Archives For Patience

“All men commend patience, although few are willing to practice it.”
-Thomas a Kempis
who died on this date, 1471
Poems of the Day:
Three Poems
“The Autumnal Moon” / “Forbearance” / “Love, Hope and Patience in Education”
by Samuel Taylor Coleridge,
who died on this date, 1834

Kindle Ebook Deal of the Day: 
Glittering Vices: A New Look at the Seven Deadly Sins and Their Remedies
by Rebecca Konyndyk DeYoung
Only $1.99!
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The Wake Up Call – July 25, 2014


Stanley Hauerwas

Today is the birthday of theologian Stanley Hauerwas!

Although I don’t always agree with him, Stanley Hauerwas’s work (and that of his many students, e.g., Phil Kenneson and others associated with The Ekklesia Project) has been absolutely vital to the Slow Church book that John Pattison and I co-wrote.

In honor of his birthday, I pick out 10 brief video clips of Hauerwas talking about key virtues and practices related to Slow Church. If you want to read one book by Stanley Hauerwas that is most compatible with Slow Church, I suggest [easyazon_link asin=”0830834524″ locale=”US” new_window=”default” nofollow=”default” tag=”douloschristo-20″ add_to_cart=”default” cloaking=”default” localization=”default” popups=”default”]Living Gently in a Violent World[/easyazon_link] (co-written with Jean Vanier).

Several of these clips were made by Travis Reed of The Work of the People. Be sure to visit his website, check out other extraordinary videos he has created and contribute generously to his work!
*** Check out the full catalog of TWOTP’s Stanley Hauerwas videos

Enjoy these short videos with Stanley Hauerwas:

Prayer/Waiting | Presence | Church Growth Movement
Patience | Formation in the Church  | The Whole Church  | 
Hope is Presence | Engaging Evangelicals  | Community and Conflict

Prayer and Waiting:

“If prayer has taught me anything, it has taught me how to wait.”



NEXT (Presence) >>>>>>

Image Credit: From the cover to Hauerwas’s memoir [easyazon_link asin=”0802864872″ locale=”US” new_window=”default” nofollow=”default” tag=”douloschristo-20″ add_to_cart=”default” cloaking=”default” localization=”default” popups=”default”]Hannah’s Child[/easyazon_link]… (Buy it now!)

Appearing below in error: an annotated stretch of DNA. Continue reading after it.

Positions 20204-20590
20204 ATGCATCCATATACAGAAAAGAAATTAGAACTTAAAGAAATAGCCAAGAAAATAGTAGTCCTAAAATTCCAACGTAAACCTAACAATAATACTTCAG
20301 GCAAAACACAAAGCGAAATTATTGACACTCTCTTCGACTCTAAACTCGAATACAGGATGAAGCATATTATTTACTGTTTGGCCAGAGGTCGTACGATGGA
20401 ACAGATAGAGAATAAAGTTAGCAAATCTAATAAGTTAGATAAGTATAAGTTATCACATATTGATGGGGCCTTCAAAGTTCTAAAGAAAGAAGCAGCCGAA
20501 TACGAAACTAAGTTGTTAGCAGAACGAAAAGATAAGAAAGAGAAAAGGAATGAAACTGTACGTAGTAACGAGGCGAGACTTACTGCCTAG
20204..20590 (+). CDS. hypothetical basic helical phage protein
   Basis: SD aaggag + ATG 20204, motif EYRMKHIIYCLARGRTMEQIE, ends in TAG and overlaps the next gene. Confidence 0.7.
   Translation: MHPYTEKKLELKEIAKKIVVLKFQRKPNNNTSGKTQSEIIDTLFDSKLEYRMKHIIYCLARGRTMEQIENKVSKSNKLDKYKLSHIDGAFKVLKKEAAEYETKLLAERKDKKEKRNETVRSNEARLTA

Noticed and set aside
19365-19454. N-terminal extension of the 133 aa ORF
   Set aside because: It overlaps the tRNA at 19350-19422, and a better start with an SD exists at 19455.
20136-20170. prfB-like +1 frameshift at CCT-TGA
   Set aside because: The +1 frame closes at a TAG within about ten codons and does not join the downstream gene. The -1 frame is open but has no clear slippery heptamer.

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[easyazon-image align=”left” asin=”0802407242″ locale=”us” height=”333″ src=”” width=”222″ alt=”Jeff Goins” ]The Value of Waiting.
A Feature Review of

The In-Between: Embracing the Tension Between Now and the Next Big Thing

Jeff Goins

Paperback: Moody Collective, 2013.
Buy now:  [ [easyazon-link asin=”0802407242″ locale=”us”]Amazon[/easyazon-link] ]  [ [easyazon-link asin=”B00BUOMM8S” locale=”us”]Kindle[/easyazon-link] ]
Reviewed by Andy Johnson.
Nobody likes to wait. Organizing our lives around going where we want to go and getting what we want quickly, we spend as little time waiting as possible. In his new book, The In-Between, Jeff Goins aims to reshape our views of waiting and the in-between times in our lives. Waiting is more than an unfortunate hindrance to where we hope to go. It is a gift that teaches us to slow down, to let go of our expectations and to appreciate the gradual growth and wisdom that comes from the in-between.
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Samuel Taylor Coleridge

Today is the birthday of the poet Samuel Taylor Coleridge (born 1772).

Here are three favorite poems of his…

Samuel Taylor Coleridge

*** [easyazon-link keywords=”Samuel Taylor Coleridge” locale=”us”]Books by Coleridge[/easyazon-link]

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[easyazon-image align=”none” asin=”0802407242″ locale=”us” height=”110″ src=”” width=”72″ alt=”Jeff Goins” ]An excerpt from the new book…

The In-Between: Embracing the Tension Between Now and the Next Big Thing
Jeff Goins

Paperback: Moody, 2013
Buy now: [ [easyazon-link asin=”0802407242″ locale=”us”]Amazon[/easyazon-link] ]  [ [easyazon-link asin=”B00BUOMM8S” locale=”us”]Kindle[/easyazon-link] ]

*** [easyazon-link keywords=”Jeff Goins” locale=”us”]Other Books by Jeff Goins[/easyazon-link]

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St. CyprianThe roots of my interest in Slow Church could perhaps be traced back to my reading of two Early Christian treatises on patience